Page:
Sin City
Starring:
Bruce Willis, Jessica Alba, Rosario Dawson, Benicio Del Toro, Clive Owen, Mickey Rourke
Directed By:
Robert Rodriguez, Frank Miller
Grade
A

This is all you need to know: Comic book to film translations don't come any more accurate than Sin City. Robert Rodriguez, who gave Sin City's creator billing as co-director, has gone to great lengths to recreate the original film noirish graphic novels up on the silver screen. Based on the tales from multiple storylines in the Sin City series, the movie follows three main characters who have to take certain events into their own hands to deliver a bit of Sin City-style justice.

While there is no main story arc, the three main tales do share some moments with each other and paint a larger picture of the city as a whole. After a minor prologue, were are given the first part of Hardigan's story - Bruce Willis plays a old cop who hunts down the son of a senator who likes to torture and kill little girls. After Hardigan's first chapter is resolved, Marv's chapter opens up. Marv (Rourke) is a down-on-your-luck drunken brute who wakes up framed for the murder of a hooker he spent the night with. Instead of resigning to his fate, he goes on a brutal hunt for the murderer, beating up or killing everyone in his path. The third part tells the story of Dwight, a less than reputable man who goes to track down his girlfriend's ex-boyfriend (Del Toro), only to watch him get killed by the lawless hookers. When they discover the ex-boyfriend is a cop, Dwight has to get rid of the body before the truce between the hookers and the police comes to a violent end. To bring the movie to an end is the last part of Hardigan's tale, which shows the resolution of events that occurred in the first part.

When it comes to performances, the massive cast is not short on fine deliveries. While the script does have it's share of clichéd lines, they fit all too well in the style of hard-boiled story that's being told. While the Who's Who of cast gives all sorts of great scenes, none prove to be better than Mickey Rourke as the drunken, belligerent Marv, who is so hopped up on revenge and psyche pills that he even begins to doubt himself before his revenge is complete. His story is such a joy to behold that even his confrontation with the eerie cannibal (Elijah Wood) is art in motion.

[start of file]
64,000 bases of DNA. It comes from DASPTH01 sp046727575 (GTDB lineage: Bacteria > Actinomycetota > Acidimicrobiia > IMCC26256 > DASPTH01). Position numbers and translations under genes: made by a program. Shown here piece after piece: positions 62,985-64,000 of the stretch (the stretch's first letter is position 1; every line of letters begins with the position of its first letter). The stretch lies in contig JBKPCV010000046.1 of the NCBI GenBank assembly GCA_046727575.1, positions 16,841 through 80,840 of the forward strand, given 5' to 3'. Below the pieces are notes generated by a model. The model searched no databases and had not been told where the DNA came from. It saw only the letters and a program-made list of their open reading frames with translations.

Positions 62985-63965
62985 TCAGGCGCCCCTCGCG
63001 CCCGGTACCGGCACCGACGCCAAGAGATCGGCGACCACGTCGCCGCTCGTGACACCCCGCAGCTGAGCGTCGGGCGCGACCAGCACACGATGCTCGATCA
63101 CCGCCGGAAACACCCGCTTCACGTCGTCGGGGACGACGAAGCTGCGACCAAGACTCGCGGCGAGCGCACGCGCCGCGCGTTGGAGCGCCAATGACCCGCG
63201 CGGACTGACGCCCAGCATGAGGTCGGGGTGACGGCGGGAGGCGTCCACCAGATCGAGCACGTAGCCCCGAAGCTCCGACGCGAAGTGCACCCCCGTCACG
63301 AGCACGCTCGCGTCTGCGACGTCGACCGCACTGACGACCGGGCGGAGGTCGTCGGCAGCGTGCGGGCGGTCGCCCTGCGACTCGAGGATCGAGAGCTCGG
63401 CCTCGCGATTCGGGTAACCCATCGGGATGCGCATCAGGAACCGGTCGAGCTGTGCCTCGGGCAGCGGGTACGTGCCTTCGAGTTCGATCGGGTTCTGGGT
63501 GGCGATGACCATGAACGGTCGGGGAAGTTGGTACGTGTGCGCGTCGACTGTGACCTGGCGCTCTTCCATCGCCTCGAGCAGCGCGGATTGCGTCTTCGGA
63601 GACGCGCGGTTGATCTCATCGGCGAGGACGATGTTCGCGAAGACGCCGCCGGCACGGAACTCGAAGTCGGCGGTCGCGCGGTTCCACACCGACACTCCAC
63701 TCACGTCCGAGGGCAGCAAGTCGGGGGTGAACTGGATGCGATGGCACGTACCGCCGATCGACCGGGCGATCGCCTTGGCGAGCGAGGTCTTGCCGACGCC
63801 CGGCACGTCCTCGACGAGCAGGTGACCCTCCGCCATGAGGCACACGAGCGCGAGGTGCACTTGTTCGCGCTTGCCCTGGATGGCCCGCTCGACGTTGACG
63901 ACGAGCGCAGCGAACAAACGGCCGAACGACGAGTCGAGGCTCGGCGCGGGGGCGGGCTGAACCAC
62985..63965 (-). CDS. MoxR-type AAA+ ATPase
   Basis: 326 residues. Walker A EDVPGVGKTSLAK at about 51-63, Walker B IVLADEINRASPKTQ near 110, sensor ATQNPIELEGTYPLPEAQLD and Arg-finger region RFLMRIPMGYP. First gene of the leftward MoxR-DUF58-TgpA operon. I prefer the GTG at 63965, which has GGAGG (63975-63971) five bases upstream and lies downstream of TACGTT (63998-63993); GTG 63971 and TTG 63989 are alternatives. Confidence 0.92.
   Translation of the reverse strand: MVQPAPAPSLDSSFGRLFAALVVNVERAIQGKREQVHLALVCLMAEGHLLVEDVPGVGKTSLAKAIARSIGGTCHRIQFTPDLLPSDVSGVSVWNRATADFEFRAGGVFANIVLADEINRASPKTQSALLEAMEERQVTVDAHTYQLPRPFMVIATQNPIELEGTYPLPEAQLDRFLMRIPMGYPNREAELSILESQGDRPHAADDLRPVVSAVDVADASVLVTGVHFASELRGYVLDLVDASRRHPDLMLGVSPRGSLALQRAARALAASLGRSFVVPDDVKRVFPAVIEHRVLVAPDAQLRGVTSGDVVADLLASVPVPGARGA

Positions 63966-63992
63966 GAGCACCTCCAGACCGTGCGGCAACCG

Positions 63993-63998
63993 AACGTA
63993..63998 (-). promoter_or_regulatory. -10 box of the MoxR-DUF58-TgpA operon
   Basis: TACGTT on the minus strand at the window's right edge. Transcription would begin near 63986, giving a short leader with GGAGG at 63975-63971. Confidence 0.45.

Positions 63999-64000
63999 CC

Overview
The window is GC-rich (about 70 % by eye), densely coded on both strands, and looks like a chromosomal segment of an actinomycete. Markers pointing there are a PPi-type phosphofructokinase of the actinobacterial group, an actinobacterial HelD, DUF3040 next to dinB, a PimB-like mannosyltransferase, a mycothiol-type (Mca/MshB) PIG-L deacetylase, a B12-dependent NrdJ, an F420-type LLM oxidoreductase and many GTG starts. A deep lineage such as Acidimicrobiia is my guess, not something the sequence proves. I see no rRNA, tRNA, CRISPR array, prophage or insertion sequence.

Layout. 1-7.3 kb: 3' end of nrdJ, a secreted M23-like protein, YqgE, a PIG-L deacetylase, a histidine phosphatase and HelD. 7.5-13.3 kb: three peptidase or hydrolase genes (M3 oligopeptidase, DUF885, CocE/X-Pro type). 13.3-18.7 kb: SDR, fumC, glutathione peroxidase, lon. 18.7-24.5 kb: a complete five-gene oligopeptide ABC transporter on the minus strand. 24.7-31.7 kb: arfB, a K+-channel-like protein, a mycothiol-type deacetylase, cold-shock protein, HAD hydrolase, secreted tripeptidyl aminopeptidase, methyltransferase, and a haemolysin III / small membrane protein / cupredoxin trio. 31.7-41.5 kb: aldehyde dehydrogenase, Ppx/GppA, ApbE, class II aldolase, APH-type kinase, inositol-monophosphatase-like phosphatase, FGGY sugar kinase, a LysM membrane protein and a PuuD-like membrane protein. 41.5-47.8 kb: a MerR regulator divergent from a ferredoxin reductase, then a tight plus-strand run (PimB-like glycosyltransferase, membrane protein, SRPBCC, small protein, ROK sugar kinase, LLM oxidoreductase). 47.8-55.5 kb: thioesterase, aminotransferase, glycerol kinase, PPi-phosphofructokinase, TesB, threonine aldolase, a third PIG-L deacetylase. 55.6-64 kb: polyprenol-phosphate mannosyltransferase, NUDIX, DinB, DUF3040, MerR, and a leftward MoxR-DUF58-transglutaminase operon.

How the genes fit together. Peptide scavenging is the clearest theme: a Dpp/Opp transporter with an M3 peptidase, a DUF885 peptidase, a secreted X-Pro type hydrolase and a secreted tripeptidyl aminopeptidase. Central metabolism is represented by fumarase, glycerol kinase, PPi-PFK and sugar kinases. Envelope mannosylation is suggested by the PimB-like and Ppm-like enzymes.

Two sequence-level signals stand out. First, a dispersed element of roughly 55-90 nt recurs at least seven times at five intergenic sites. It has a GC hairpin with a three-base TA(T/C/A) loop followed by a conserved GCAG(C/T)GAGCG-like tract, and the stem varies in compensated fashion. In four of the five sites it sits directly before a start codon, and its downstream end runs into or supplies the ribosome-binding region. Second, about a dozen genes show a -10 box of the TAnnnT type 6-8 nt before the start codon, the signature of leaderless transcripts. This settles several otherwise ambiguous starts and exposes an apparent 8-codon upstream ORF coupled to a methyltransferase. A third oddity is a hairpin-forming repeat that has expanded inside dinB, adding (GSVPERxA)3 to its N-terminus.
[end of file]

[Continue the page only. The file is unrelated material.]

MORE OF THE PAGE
Of course, one can not discuss this film without commenting on the visual style that Rodriguez has used to stay as faithful to the comics as possible. The Sin City series has always been stark black and white with the rare splash of color thrown in for good measure and Rodriguez understands that. His shots are highly stylized and framed excellently. The black and white is so crisp and detailed that one might actually suffer from information overload. There are single shots of Marv's face that are gorgeous to behold. In the few instances that color does show, it stands out, giving importance to what needs to be highlighted.

One of the more important side effects of this artistic decision is that is makes the rampant violence seem more surreal. If this much blood had been spilled in full color, movie goers would have likely lost their proverbial lunches. There is a sadistic amount of violence in Sin City, so much so that even the good guys have no problem with torture and castration.

Sin City may just prove to be one of those films that's so dense in content that some viewers just can't take it all in, like a meal that's made everyone full, yet keeps delivering more courses. There is little to no fat in the story and events progress in a steady pace that leaves slackers behind. Luckily, none of the characters and dialogue is so overwrought that you'll need a few minutes to digest it before moving on.

If you are a fan of Frank Miller's work or comics in general, you must see this. It's quite possibly the most faithful conversion you're likely to ever see. Though, if you're weak stomached, come on an empty stomach as even the disassociated violence is rich and omnipresent.

- - Kinderfeld

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